Serbian energy producer EPS bans sale of coal to households, industry

By bne IntelliNews September 19, 2014

Serb energy producer EPS has banned the sale of coal to households and the industry until further notice in an attempt to secure adequate resources for the country's thermal power plants for the coming winter season in the aftermath of the mid-May floods, daily Blic reported.

State-owned EPS said in a statement to Blic it has recommended that the country's largest mining complex Kolubara and the Kostolac thermal power and mining complex suspend the delivery of all kind of coal to wholesale and retail clients. The move aims to allot as much coal as possible to the depots of Serbia's thermal plants, helping provide for their stable heating services to households and businesses  in the winter season.

All four mines of the Kolubara complex were turned into lakes by the mid-May floods that hit the Balkans. Typically, Kolubara mines some 30 million tonnes of coal a year, providing 75% of the lignite in the country. 

The complex is crucial for the country’s energy system since it provides coal to fuel the Kolubara, Nikola Tesla and Morava thermal power plants, which produce 52% of the total electricity. Yet, since the recovery of the mines is still under way, Serbia will have to opt for coal imports and higher electricity imports in the coming months in order to avoid a power crisis.

Serbia's Chamber of Commerce estimated earlier this month that the country will have to import around 3.0 million tonnes of coal and 1.0 billion kWh of electricity to prepare for the winter. It might also have to import certain amount of mazut (low quality fuel oil). The Chamber's energy and mining department pointed out that in November alone EPS will have to import 1.3 million tonnes of coal for the Serbian power plants and the needed 1.0 billion kWh of electricity for this year.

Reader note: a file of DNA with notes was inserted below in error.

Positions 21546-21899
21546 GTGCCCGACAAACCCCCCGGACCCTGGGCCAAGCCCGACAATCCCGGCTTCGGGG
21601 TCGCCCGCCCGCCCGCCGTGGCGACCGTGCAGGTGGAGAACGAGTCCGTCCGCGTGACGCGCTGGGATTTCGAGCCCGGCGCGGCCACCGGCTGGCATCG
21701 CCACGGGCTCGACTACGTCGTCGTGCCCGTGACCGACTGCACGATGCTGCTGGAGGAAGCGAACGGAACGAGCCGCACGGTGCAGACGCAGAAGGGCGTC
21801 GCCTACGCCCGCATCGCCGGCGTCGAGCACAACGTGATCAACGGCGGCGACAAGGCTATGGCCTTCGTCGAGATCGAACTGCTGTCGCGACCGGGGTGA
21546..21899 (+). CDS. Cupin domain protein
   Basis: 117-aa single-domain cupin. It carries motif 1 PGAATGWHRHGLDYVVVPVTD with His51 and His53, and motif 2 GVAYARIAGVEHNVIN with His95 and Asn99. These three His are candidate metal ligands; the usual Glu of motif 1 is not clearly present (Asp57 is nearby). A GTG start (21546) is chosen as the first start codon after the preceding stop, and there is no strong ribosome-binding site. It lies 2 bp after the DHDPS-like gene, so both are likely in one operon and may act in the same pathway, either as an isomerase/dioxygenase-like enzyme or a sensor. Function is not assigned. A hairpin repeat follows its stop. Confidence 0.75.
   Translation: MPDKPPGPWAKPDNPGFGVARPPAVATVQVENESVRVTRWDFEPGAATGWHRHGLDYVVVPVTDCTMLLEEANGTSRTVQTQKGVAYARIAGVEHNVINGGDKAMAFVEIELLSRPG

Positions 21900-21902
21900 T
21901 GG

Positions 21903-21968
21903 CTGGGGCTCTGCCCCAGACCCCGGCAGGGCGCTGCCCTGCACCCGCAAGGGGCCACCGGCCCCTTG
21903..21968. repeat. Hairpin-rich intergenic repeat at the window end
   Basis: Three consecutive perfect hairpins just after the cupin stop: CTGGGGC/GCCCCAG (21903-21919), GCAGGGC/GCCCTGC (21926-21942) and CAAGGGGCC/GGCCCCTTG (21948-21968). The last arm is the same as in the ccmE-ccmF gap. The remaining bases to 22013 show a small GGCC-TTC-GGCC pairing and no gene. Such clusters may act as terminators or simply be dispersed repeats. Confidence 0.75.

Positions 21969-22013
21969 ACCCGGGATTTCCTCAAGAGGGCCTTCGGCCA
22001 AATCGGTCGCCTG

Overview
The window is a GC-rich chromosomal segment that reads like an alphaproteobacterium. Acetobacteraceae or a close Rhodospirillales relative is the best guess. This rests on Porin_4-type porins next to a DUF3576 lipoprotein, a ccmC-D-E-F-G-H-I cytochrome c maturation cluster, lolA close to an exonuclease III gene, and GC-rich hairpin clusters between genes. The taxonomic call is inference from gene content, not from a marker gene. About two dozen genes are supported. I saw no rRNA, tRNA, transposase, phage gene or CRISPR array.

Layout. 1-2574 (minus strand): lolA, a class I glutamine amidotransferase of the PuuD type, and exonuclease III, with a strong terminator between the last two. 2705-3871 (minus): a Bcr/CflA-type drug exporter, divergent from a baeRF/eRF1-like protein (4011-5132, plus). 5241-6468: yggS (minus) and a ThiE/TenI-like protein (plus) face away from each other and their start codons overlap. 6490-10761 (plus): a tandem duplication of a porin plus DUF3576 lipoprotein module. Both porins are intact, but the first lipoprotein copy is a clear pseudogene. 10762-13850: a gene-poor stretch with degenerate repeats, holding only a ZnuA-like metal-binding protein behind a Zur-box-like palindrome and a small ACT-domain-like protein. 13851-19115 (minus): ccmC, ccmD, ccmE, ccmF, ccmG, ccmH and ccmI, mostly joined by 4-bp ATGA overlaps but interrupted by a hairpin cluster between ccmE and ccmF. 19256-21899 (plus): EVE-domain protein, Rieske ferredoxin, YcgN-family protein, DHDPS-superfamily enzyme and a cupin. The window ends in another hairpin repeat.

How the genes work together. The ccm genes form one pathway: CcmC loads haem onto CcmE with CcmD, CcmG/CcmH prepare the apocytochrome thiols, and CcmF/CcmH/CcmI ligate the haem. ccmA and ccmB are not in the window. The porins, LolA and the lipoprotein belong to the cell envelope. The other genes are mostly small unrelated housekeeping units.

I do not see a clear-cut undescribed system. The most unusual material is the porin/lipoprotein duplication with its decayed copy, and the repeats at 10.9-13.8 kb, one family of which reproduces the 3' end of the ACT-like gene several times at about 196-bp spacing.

Ban seen lifting coal prices by at least 10%, pensioners threaten with strikes

Kolubara officials told Blic that each kilogramme of coal is now crucial for the power production. They explain that the complex is left with a 30% shortage in output following the floods, including the 3% which usually go for deliveries to households.

However, for many Serbs the domestic coal is the cheapest means of heating during the winter. In many places across the country, pensioners, trade unions and disabled people already paid in advance for the quantities of coal they will need in the coming winter season. Many pensioners now threaten with hunger strikes since they can hardly afford buying the more expensive imported coal.

From the Belgrade-based coal depot Iverak told Blic it is now impossible to find domestic coal, which costs up to RSD 6,000 (EUR 50.7) per tonnes. They have no charcoal left and only offer lignite at RSD 14,000 per tonne and Russian coal at RSD 18,000 per tonne. The depot representatives expect further shortages, saying the prices would jump by at least 10%.

The report also says that coal imports from Bosnia are increasing at prices of RSD 10,000-15,000 per tonne.

The news comes as the government just announced plans to cut public sector wages and pensions higher than RSD 25,0000 (EUR 211) by at least 10% as of October as the state fights to constrain the economic recession that hit Serbia this year as a result of high public spending and the mid-May devastating floods.

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